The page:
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When Couples Split Up

Many married couples separate from each other long before they get divorced. They need to redo their estate plans when that is the case.

If you and your spouse get divorced, estate law is good at recognizing that you probably no longer want your ex-spouse to inherit your property.

If you do not rewrite your will and your ex-spouse still inherits under it, then the law will assume that you meant to do so and constructively write the ex-spouse out.


If your ex-spouse is the beneficiary of a trust, it is much more difficult to change the trust.

Even more difficult is what happens if you and your spouse have separated but not yet gotten divorced, as the Canadian newspaper The Globe and Mail discusses in "A warning for couples who have split but not divorced."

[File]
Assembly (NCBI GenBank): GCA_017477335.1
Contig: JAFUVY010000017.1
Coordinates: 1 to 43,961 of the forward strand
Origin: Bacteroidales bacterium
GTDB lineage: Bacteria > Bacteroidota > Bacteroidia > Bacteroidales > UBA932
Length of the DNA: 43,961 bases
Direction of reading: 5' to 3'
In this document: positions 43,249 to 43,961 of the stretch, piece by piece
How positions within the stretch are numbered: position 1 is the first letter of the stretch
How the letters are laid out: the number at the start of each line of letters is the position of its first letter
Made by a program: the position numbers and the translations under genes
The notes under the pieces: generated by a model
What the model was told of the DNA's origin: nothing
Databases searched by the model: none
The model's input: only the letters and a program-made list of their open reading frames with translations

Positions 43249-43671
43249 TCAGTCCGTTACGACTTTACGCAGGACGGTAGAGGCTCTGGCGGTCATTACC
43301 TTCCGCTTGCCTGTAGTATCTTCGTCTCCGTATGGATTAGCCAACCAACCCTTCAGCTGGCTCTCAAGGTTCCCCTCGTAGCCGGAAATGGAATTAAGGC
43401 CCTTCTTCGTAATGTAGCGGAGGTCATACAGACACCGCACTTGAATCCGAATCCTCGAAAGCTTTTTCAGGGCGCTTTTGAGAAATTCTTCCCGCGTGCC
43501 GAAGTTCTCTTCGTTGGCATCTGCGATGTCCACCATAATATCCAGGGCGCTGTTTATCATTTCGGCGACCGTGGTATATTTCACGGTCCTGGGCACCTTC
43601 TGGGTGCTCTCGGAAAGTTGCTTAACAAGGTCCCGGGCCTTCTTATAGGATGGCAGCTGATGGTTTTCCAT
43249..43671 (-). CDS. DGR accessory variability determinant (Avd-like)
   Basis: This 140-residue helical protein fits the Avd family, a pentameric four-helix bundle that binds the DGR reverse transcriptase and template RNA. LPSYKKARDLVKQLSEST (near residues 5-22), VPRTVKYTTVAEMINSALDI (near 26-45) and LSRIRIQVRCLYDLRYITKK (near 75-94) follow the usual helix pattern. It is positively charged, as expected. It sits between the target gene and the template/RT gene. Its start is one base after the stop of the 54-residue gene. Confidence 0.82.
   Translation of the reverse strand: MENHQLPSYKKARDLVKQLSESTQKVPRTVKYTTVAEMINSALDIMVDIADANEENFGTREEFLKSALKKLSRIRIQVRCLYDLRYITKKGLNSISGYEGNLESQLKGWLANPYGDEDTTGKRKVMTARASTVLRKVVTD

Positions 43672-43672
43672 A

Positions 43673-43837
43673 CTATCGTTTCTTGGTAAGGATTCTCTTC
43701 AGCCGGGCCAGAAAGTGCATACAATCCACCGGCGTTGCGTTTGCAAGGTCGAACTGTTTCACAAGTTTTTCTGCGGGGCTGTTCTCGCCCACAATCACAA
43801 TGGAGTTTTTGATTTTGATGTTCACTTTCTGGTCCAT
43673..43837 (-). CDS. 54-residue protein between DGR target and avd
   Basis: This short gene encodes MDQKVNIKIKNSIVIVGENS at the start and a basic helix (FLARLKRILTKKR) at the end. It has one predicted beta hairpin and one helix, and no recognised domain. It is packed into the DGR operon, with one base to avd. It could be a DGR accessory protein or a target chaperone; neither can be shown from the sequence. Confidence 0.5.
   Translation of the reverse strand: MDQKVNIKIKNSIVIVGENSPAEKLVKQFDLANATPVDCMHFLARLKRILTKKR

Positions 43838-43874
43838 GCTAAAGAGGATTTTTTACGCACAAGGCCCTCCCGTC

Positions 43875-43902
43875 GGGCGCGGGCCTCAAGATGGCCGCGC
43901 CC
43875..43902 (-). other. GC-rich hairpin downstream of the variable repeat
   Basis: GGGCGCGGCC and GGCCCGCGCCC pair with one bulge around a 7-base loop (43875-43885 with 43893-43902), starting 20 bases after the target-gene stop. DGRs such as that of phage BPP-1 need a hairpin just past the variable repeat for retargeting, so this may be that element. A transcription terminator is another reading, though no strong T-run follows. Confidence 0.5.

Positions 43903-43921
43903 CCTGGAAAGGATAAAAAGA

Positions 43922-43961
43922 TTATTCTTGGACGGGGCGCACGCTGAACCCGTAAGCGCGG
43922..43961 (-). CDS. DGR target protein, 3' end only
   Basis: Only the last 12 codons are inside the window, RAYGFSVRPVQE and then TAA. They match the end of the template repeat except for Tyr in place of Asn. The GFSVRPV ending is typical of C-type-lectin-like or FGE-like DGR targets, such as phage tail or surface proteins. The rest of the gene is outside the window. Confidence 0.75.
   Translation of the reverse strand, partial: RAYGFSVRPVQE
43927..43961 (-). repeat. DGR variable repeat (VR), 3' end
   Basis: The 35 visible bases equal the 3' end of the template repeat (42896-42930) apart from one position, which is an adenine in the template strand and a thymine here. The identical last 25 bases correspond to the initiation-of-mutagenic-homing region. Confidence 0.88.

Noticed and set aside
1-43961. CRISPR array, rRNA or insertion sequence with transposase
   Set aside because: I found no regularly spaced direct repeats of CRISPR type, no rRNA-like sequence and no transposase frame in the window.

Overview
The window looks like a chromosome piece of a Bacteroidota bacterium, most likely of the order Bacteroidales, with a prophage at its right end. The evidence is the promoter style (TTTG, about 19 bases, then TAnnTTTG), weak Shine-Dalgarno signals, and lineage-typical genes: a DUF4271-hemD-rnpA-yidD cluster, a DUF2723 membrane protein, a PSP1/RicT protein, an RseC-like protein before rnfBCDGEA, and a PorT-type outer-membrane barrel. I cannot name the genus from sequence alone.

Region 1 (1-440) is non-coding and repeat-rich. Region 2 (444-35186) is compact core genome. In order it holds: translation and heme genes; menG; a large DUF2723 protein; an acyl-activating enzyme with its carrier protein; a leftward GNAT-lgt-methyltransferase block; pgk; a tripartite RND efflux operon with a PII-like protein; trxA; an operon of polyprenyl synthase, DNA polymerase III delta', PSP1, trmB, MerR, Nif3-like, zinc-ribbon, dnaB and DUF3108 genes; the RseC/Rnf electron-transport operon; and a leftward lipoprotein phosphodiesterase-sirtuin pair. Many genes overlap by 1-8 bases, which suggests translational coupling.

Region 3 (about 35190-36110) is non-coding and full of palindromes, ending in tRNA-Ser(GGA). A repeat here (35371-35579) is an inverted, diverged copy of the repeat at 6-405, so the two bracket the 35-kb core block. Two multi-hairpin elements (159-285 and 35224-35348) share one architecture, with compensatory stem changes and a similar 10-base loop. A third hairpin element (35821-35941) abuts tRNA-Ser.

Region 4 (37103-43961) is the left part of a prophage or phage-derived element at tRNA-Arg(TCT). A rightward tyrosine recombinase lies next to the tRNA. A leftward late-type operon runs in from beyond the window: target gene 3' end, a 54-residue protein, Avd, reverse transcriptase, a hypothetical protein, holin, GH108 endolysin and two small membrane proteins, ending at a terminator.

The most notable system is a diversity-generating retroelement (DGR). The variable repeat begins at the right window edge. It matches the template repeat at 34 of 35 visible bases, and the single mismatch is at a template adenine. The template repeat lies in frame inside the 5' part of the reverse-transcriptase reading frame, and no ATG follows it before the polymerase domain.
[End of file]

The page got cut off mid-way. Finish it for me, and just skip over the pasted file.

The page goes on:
The laws in Canada and the U.S. are mostly the same in this area.

The law will not assume you do not want a spouse from whom you have separated, to not inherit under your estate plan.

Why? Until a divorce is finalized, you and your spouse can always get back together and courts cannot divine what you intended.

The solution to this problem is to see an estate planning attorney, when you separate from your spouse.

You need to do this before a divorce is finalized, so the attorney can assist you in creating an estate plan that makes your wishes clear.

Reference: The Globe and Mail (Sep. 12, 2017) "A warning for couples who have split but not divorced."

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